Dr. Michelle Ferrier is a digital content architect and Associate Professor of Communications at Elon University. She is also the founder and managing editor of LocallyGrownNews.com, and Vice President of Journalism That Matters, a nonprofit organization focused on the new news ecology and media entrepreneurship.
With varied experience as a community activist, educator, entrepreneur, media consultant, online journalist, photographer, and technologist, her work developing and researching online communities and knowledge management has resulted in numerous conference presentations, publications, and awards.
More information about Michelle and her accomplishments may be found here.
I am an Associate Professor in the School of Communications at Elon University in Elon, North Carolina. The School of Communications offers undergraduate degrees in Journalism, Strategic Communications, Broadcast & New Media, Cinema, Communication Science, and Sport & Event Management. We also offer an MA in Interactive Media.
I teach courses in Communications for a Global Age, Writing for the Media, Virtual Environments, Publication Layout & Design, Magazine Publishing and Design, and Digital Media Entrepreneurship.
A colleague of mine who I had worked with in the past and who knew of my interest in new and interactive media told me a position was open at Elon. I applied for and got the job.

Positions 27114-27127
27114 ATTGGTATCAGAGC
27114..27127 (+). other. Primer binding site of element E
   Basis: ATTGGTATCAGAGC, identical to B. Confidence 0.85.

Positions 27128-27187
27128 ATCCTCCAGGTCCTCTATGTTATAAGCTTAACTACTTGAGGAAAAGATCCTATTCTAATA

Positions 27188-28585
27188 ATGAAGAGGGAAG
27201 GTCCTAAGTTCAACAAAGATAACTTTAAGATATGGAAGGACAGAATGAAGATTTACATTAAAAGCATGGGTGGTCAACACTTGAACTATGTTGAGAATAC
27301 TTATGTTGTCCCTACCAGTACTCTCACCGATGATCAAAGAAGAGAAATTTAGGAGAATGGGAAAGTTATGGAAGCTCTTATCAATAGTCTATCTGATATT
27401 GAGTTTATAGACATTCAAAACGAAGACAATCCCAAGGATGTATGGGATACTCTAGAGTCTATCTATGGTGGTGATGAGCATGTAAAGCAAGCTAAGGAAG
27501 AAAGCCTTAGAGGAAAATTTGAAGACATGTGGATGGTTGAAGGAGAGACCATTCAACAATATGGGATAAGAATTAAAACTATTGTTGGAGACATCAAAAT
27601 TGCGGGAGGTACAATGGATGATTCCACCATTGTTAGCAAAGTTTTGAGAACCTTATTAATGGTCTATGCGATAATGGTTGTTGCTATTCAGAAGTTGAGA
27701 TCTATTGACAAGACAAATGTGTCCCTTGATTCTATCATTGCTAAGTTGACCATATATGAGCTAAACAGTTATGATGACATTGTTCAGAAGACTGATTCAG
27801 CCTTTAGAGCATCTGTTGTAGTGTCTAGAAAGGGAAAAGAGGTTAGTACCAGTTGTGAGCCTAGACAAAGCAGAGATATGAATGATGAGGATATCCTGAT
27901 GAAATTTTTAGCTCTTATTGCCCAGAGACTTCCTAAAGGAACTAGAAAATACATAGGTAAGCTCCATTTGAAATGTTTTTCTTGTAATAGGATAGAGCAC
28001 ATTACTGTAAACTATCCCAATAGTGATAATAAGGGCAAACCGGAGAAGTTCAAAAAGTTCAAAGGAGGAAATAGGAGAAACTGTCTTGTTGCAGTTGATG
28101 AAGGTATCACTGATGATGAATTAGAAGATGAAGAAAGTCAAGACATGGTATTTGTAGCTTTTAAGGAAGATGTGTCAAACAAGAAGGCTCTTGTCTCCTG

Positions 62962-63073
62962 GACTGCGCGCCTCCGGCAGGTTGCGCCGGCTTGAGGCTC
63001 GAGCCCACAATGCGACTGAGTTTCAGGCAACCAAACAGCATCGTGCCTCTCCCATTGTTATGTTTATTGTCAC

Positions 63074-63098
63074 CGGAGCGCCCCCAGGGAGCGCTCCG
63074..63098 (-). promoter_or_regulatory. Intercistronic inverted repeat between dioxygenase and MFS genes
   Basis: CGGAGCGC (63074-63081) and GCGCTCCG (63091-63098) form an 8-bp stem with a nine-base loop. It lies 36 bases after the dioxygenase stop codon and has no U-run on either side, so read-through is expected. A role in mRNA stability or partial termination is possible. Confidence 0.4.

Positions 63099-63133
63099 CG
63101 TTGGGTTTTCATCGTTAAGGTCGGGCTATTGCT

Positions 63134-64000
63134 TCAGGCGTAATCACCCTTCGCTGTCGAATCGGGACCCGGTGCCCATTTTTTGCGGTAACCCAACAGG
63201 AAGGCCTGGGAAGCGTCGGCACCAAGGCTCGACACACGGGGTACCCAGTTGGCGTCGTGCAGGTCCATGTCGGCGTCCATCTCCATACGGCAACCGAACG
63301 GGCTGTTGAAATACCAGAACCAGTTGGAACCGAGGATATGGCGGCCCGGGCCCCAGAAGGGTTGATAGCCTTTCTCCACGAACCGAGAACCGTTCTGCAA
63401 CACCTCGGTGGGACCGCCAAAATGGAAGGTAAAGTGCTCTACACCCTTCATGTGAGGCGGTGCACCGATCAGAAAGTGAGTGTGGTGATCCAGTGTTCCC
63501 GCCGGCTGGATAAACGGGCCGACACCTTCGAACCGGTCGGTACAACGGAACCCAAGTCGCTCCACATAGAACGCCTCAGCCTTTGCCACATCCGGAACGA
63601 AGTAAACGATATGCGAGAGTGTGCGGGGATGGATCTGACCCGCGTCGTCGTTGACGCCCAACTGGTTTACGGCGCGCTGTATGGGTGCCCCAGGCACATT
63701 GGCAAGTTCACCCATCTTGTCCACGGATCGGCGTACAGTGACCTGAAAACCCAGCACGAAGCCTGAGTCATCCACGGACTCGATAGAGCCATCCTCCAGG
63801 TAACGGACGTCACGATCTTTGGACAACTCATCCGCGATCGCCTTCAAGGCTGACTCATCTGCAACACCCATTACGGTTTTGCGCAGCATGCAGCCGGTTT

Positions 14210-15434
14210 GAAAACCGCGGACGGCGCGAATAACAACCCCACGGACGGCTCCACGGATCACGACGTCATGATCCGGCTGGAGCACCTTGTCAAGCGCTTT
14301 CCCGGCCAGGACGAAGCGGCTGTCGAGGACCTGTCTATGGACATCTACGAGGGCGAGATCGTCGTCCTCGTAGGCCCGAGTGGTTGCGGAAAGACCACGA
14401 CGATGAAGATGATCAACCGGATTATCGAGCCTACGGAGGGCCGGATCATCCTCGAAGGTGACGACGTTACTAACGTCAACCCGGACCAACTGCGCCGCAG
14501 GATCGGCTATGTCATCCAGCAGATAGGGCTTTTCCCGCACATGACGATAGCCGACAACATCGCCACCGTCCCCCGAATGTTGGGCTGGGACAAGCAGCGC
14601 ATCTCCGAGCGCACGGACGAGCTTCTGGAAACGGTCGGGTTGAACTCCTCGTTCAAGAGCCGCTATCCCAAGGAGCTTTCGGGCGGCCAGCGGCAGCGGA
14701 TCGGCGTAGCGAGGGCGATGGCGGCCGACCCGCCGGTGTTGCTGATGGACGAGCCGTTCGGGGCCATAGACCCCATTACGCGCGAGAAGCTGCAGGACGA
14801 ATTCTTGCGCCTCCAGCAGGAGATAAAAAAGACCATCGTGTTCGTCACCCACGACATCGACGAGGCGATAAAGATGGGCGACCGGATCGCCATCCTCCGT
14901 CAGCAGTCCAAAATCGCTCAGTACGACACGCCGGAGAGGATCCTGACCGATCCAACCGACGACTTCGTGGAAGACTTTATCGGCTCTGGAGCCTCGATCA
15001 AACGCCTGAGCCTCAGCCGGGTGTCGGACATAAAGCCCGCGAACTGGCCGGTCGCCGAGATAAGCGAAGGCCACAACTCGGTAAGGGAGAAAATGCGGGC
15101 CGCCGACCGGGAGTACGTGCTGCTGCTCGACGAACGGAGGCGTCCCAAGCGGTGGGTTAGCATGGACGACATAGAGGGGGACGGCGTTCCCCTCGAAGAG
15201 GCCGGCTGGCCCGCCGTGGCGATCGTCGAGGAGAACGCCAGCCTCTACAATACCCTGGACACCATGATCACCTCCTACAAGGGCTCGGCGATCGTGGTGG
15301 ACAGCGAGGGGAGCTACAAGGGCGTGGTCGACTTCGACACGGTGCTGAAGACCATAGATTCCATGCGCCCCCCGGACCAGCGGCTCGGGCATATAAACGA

I can think of a couple of things. First, because the area of digital media—and journalism in particular—are changing so rapidly, how the work is done and by whom and where it is deployed are all in a transformative state. These dynamics allow me to play with it more to understand it, and to shape it as I do my research and work with students.
Second, I enjoy the challenge of developing curriculum for these emerging fields. I revamped, for example, a magazine publishing class so that it became more entrepreneurial. Digital media entrepreneurship is of great interest to me, and I’m looking at emerging forms of digital media communications such as hyperlocal online news and social media platforms.
I’ve had a seven-year interest in hyperlocal online news and have been engaged in creating and designing access points for it. Hyperlocal niche sites write for a specific geographical area, usually much smaller than the area that could be reached by a news or radio outlet. Hyperlocal news is typically relevant to that specific area and creates social cohesion in the local community.
I work with content management systems and social media tools—Facebook, Twitter, Pinterest—to build community conversation. LocallyGrownNews.com is an example of an online community I launched with the assistance of a $10,000 grant from the McCormick Foundation through its J-Lab New Media Women Entrepreneurs program. The content of the site focuses on locally grown produce and local goods as the entry into conversations about sustainability and local economies.
I used the USDA’s food map technology to begin mobilizing community action through the LocallyGrownNews site. Now, I’m working with GIS technologies to visualize the impact of the changing media landscape. There are media deserts out there—geographic and/or topical hotspots that lack fresh news and information sources. We use the GIS data with newspaper circulation and media reach data to determine the location of these media deserts and have begun to formulate policies and intervention strategies to provide news and information of value to the communities identified.